A portfolio is maybe the most important thing for a designer looking for work. I talk to a lot of early career designers who have done great work, but don’t adequately show it on their portfolios. Recruiters are also curious about your personality—what drives you? Your side projects or hobbies—something you do for yourself or your community could be what speaks the most about you as a person.
This is a list of sites that I think are great to look at for inspiration.
An older version of my website that worked as a portfolio, and got me an internship at Zomato and a job at Microsoft.
Abhishek Sharma does a fantastic job of showing his work visually. The website has case studies about his projects and experiences, and also shows off his side projects and experience with code.
My friend Rishi Vanukuru is a design researcher, and his website focuses on his academic work. Not every website needs to look the same, and this is a great example of carefully picking what you want to show front and centre according to your objectives.
Fedor Shkliarau has an extremely dynamic portfolio site - he uses a lot of animations and videos to show his work.
Roman Nurik has some cool projects, and he manages to show just what they do with a couple lines of text and looping videos that are only a few seconds long. Sometimes less is more.
I particularly like the iPad Main Menu concept that Alex has on his site.
Kosas Karolis’ portfolio pieces do a great job of walking you through the design process - what worked, what didn’t and what the final result was.
Arunesh Singh optimises his website for people who don’t have time (really—who does?). He uses a toggle on his portfolio pieces to let the reader switch between a quick and detailed overview.
This is a really nice site that shows visual/motion design work.
Just the basics done really well.
These are not necessarily design portfolios, but I like how they are written and how they present ideas.
Arun Venkatesan writes longform pieces about design and technology (many about Apple products) and always has beautiful illustrations and photographs. I also love his writing style - he does a wonderful job of writing in depth about topics while keeping it crisp and easy to follow.
A blog by Nikita Prokopov, the creator of Fira Code. He writes about code and design. I love both his style of writing and the visual simplicity of the website.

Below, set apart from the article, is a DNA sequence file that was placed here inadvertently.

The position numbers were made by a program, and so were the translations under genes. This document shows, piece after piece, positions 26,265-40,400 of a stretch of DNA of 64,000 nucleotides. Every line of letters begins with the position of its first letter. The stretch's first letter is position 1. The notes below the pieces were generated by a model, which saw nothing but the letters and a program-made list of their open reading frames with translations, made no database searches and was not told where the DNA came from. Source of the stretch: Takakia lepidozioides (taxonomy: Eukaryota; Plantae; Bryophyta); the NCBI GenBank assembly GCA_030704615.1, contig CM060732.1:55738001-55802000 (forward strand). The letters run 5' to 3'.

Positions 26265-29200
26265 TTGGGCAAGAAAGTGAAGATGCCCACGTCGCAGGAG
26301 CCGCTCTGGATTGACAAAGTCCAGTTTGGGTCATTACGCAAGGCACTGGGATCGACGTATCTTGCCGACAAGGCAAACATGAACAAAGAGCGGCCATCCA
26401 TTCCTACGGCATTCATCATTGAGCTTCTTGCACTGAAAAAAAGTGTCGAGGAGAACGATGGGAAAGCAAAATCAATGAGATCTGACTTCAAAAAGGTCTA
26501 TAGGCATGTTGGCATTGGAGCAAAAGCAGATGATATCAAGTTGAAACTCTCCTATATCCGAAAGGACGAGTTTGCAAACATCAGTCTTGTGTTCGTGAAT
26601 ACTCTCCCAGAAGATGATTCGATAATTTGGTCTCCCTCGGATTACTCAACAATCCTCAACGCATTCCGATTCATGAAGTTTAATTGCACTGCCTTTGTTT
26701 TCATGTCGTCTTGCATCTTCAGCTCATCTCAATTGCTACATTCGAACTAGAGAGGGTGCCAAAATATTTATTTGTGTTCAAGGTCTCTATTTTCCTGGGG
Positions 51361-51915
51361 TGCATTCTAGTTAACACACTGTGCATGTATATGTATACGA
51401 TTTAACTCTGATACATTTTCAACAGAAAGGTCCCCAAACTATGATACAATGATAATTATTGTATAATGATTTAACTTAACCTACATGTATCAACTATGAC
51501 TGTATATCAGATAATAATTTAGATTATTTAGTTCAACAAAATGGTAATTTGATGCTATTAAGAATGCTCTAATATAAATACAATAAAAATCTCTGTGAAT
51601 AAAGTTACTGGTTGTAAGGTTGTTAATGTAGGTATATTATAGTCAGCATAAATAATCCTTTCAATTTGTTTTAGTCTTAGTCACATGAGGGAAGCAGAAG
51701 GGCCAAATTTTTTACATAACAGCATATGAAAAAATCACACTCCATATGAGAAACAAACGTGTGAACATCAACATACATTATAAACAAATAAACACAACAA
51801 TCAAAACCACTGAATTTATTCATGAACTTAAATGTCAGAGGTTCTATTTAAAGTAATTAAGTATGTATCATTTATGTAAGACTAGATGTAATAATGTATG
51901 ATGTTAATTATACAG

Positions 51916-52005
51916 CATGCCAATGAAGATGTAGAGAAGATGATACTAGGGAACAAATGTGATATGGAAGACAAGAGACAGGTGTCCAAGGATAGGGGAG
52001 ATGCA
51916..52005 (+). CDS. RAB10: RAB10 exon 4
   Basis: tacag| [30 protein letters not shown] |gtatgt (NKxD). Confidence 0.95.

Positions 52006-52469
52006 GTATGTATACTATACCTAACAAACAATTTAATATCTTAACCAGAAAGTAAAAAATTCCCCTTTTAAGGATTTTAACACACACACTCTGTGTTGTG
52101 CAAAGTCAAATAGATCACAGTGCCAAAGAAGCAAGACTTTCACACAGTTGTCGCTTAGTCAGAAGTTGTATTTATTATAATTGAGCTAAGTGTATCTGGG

This website is dark magic. I don’t know how else to describe it.
I find something cool each time I look at Andy Matuschak’s website. He also has a really cool evergreen notes system that I hope he open sources some day.
This is a cross between a blog and a podcast landing page. Each blog post is the transcript of a podcast clip. The theme and concept is pretty simple but it works well.
Josh writes about web dev and has really nice touches on his website. Audio feedback? For pressing buttons on a website?? I love it.
Daniel writes about knowledge and the meaning of life. It’s great.
Use the QWERTY keys on your keypad to play a sick drum beat. I love this site.
A whimsical portfolio site that evokes a sense of tech nostalgia with bitmap fonts and Windows 98 style icons.
This site looks almost confusingly minimal till you hit the command icon and realise you can find everything from there. Not sure I would recommend this approach as the only way to find content on your site, but I did find it cool.
Siddharth Jha’s is a UX engineer, and his websites showcases some really neat touches that tend to only happen when you are a designer who can code. Check out the cool animation on the home page, and slick hover states for links!
I also really like the idea of public-by-default sites (you can see the mess of partly written thoughts I have at https://gyanl.com/archive/) and I hope this becomes more common. It’s cool to see more raw, in-progress writing on the internet. Siddharth writes about this here.
Great typography. Akshay runs Prophecy, which also has a great website.
This is not a design portfolio, but the site is very well designed and the information is extremely well organised.